Demystifying Bisexuality: 5 Common Misconceptions



Photo by @emsuptosomething

It’s 2018, but bisexuality is still so surrounded by myths we might as well be talking about unicorns. These myths are perpetuated both within the LGBTIQ community and by straight folks alike. Many of them are contradictory. It comes as no surprise, therefore, that bisexuality often tends to be misunderstood (even by the best intentioned people). Take it from a real-life bisexual, it’s about time to leave all this nonsense behind.

Here are 5 of the most common myths associated with bisexuality:

1. Bisexuality is not real

It turns out that it can be quite challenging for some monosexuals (i.e. people attracted to only one gender) to understand that there are individuals who experience attraction regardless of a person's body parts. There are those who go so far as to claim that bisexual men are in denial about being gay and bisexual women are just going through a phase. While this can and does happen (and its ok if it does), we can’t make a generalization of an entire group of people based on a few examples. It’s interesting to note that there’s evidence of bisexuality– as we understand it today– in many cultures throughout history. Furthermore, there are a series of studies that attempt to explain the science of bisexuality, although not without their fare share of criticism and controversy. Notwithstanding what science can teach us about sexual orientation, specialists in human sexuality agree that, in the end, only you can truly know the nature of your desire and who you are attracted to.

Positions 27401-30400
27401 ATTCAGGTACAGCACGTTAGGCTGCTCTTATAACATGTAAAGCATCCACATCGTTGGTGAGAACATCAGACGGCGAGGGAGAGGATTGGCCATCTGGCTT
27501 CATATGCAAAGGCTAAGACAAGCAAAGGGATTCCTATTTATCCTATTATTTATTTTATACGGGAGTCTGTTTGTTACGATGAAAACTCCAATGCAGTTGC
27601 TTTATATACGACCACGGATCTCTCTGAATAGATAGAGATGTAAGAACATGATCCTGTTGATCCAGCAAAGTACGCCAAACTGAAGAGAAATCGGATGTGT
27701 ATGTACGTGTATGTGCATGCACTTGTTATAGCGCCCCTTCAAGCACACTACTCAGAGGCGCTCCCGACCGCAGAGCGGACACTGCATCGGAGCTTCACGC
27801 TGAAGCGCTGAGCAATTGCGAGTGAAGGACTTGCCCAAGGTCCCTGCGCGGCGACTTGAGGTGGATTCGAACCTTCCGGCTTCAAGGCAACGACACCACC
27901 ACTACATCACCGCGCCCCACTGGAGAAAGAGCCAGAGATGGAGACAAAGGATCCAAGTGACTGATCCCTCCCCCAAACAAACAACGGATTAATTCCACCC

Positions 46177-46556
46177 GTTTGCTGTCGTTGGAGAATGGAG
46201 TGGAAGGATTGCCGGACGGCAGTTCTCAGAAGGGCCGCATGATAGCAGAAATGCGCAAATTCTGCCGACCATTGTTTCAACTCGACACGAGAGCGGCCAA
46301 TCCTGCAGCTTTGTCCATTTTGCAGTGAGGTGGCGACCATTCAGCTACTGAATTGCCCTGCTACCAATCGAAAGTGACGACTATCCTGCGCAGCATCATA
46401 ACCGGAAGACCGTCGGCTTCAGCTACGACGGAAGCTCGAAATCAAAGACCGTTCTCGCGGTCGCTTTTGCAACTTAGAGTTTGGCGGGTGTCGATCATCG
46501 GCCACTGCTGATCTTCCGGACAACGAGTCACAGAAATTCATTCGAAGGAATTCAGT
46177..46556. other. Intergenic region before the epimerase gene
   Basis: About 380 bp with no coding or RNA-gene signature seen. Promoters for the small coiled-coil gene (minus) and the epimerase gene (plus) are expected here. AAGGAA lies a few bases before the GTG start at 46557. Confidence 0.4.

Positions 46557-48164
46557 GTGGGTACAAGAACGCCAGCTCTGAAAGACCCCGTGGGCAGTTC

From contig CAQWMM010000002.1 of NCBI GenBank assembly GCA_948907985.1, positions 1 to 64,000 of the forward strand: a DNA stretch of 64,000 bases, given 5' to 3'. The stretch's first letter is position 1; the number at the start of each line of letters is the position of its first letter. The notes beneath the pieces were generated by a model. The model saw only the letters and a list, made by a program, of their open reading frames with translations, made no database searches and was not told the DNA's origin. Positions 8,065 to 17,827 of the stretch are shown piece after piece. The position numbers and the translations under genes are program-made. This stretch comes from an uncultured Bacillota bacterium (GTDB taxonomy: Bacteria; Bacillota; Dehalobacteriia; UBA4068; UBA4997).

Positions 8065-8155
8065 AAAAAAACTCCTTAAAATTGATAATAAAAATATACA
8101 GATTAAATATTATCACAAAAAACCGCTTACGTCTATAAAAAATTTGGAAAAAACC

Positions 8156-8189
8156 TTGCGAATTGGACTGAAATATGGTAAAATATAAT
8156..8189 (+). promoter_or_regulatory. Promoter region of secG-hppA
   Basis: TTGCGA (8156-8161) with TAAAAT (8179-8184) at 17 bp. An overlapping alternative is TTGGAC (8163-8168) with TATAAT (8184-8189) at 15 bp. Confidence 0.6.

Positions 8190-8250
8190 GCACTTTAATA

2. You can’t be Bi unless you’ve had sex with people of the same gender

This myth, which actually sounds more like a rule made up by the bisexual police, can be expressed in different ways:

“You cannot identify as bisexual unless you have been in a relationship with both someone of the same sex AND with someone of the opposite sex.”

“True bisexuals have EQUAL attraction for both/all genders.”

Luckily for us, the bisexual police doesn’t exist (at least not yet). There’s no test you have to pass, no proof you have to show, in order to identify as bisexual. Still, many people and researchers have doubts about what qualifies as “bisexual”. What kind of experiences? how many? What percentage of attraction should be experienced? Is it behavior, desire or identity? In his beautiful paper about Bisexual Erasure, Kenji Yoshino explains that a definition of bisexuality should include any individual who desires different sexes, even if they haven’t expressed that desire either through conduct or through speech. Why? Because there are many bisexual folks who do not act out their desires as a consequence of the stigma surrounding bisexuality, or simply for the reason that they are in love and happily monogamous with a person of another gender.

There’s an infinite amount of variability when it comes to bisexual experience, precisely due to the often fluid nature of bi folks’ romantic, emotional, and sexual attraction. What it all comes down to is this: the only thing that bisexual people have in common is that they experience desire towards folks of more than one gender.